If you’d ask me, I’d say I’m good. I am good. We’ve had a big year but we’ve moved forward on a bunch of challenges and with huge relief, we’re in a pretty good place. This is just me from time to time; the cup gets close to empty or over-flows, depending on how you look at it.

For the past few years, my daydream has been the idea of spending a month in a silent retreat where someone else does my laundry and cooks. I don’t have to talk to anyone. All I have to do is sleep, meditate, watch tv, and read, maybe with the odd walk or half-arsed yoga.

 This confirms my suspicion that like so many parents I’m totally burnt out.

I’ve always given more than I have (I’m learning just how true that is as I’m coming to terms with being autistic and gifted – I did NOT see that coming – but that’s another blog), as a parent that giving became an exponential curve leading directly to burning myself out.

I’ve had to confront recently that parenting high needs, highly complex kids IS actually really hard. I’ve never been particularly good at giving myself a break, so that was a confronting lesson.

I’ve always maintained that parenting is hard – full stop. It doesn’t matter who you are or who your kids are, it’s just hard. And it is.

But recently, talking to Kate, she confirmed that most parents and families have a few years of very intense parenting before things start to level out and become easier… but parenting high-needs kids isn’t like that.

Our kids rely on us for many more years to help them co-regulate, help them manage day-to-day living, help them meet all of their additional needs… so those intense years go on and on and on and on.

I feel the truth of that in my bones. In every tired cell of my body.

  • It’s the hours spent supporting them through a meltdown.
  • The hours spent as they process their day and try to fall asleep.
  • It’s the energy put into creating a dinner that meets their sensory requirements.
  • It’s meeting their sensory requirements.
  • It’s the hours figuring out what is going on, years on waitlists, assessments, reports, dead ends, answers.
  • It’s the hours going to therapy…
  • It’s the hours thinking about how to meet their needs, finding professional support, taking them, paying, putting it into practice.
  • Finding the right school. Advocating at that school. Supporting their cognitive needs.


Then cooking dinner.

I feel l like I’ve spent half of the past few years driving, the other half thinking and problem solving, and another half supporting (yes that’s three halves – that’s why I’m so freaking tired!).

While I couldn’t imagine any other reality, I’ve been told a typical family doesn’t contend with these challenges, so intensely, especially for sooo long.

Yes, there are many other challenges, this isn’t a competition, parenting is hard, it’s just an acknowledgment that a child with high needs is called high needs because those needs are higher than typical, therefore as parents we have to ensure those needs are met or supported, or fall in a heap trying.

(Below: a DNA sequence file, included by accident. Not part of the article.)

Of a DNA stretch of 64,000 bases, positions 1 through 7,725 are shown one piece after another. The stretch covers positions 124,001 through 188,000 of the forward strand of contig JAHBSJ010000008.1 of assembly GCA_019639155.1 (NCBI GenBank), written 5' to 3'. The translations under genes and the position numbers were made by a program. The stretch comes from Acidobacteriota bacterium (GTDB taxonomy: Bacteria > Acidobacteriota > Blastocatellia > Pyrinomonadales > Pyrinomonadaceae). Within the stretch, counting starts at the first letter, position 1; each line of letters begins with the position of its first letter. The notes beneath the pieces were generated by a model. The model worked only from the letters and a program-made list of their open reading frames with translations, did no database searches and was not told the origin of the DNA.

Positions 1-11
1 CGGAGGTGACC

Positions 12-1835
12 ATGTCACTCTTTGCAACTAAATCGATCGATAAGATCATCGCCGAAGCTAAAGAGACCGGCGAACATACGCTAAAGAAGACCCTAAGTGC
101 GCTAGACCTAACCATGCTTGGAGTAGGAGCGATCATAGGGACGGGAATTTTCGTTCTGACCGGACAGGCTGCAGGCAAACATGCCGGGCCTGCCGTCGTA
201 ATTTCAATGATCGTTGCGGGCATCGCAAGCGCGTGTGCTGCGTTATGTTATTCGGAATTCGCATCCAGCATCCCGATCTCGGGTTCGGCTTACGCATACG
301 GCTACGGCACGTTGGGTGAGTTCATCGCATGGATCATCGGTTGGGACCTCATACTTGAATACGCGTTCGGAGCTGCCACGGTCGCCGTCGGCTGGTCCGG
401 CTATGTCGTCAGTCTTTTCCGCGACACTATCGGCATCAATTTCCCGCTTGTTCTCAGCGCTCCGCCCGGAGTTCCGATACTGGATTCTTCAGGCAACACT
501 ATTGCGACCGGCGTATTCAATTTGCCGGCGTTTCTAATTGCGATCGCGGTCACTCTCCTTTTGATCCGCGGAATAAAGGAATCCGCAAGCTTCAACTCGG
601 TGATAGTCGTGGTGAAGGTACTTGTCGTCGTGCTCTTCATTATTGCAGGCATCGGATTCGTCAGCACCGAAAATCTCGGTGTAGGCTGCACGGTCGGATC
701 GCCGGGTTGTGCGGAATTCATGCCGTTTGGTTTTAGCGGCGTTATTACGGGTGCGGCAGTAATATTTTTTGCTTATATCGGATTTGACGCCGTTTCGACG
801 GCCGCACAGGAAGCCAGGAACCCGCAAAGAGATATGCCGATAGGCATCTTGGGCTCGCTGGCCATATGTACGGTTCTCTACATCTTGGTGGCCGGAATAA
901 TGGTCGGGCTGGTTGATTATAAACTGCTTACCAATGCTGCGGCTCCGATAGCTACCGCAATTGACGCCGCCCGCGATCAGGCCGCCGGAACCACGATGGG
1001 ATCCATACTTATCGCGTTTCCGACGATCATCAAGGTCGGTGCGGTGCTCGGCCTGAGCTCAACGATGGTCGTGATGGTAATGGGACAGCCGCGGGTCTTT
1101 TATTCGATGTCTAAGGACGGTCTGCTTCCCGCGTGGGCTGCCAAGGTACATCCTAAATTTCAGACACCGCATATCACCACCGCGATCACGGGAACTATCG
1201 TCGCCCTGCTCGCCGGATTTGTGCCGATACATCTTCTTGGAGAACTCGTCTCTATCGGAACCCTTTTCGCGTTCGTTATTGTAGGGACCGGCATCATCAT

I’ve spent years writing that off; assuming that it’s this hard, for this long, for everyone.

Not daring to think let alone say out loud such controversial parenting words as, it’s harder for us (ssshhhh, whisper it, and prepare for the backlash).

But it’s validating to know our exhaustion is warranted.

I even stumbled upon research recently that confirmed that parenting gifted kids is as stressful as parenting kids with a physical disability (stay tuned for an upcoming podcast where this comes up!). 

There are lots of us holding it together, and some days that’s easier than others.

Those days overshadowed by meltdowns, anxiety and conflict take a toll. As parents we need to fill our cup or we won’t have the resilience to last the distance.

Honestly, I’ve been trying to rest most of 2021, trying to refill that cup. It’s a bluddy empty cup so it’s hard to fill it, that silent retreat is not getting any closer, and life goes on. But acknowledging that actually does help. It really helps.

It’s not like I’m doing something wrong, it’s just a super-human effort to last this long and I’m all out of super-human.

So, I’m learning about what needs to happen, what are the actual priorities, what can we cut out in the name of sanity and rest and what needs to stay (unfortunately dinner needs to stay but there are a certain level of laundry standards that are negotiable, in my book anyway).

We’re going to take a term off appointments (except for the strictly essential) to have a rest and to give everyone some time to process. We’ve done it before, and it gave the kids some space to consolidate and actually led to some nice leaps as well as a much-needed reduction of weekly miles.

What can you do to make life easier for you?

What needs to stay vs what is nice to have?

What can you pause for a bit?

What is essential?

What expectations or standards can you lower to give yourself some space?

These are questions I’m asking myself, share your thoughts in our Facebook Group; how are you going??


This January (2022) we’re going to dive deeper and spend 9 Days talking about Rest, subscribe to get more info and stay tuned!
What does being gifted really mean?

What does being gifted really mean?

What does being gifted really mean?

A few years ago a friend said to me, ‘you know your son is gifted, right?’.

Errr, no, I did not.

If you’re like me, you’d probably never even heard of it before so it’s perfectly reasonable to wonder what is it to be gifted?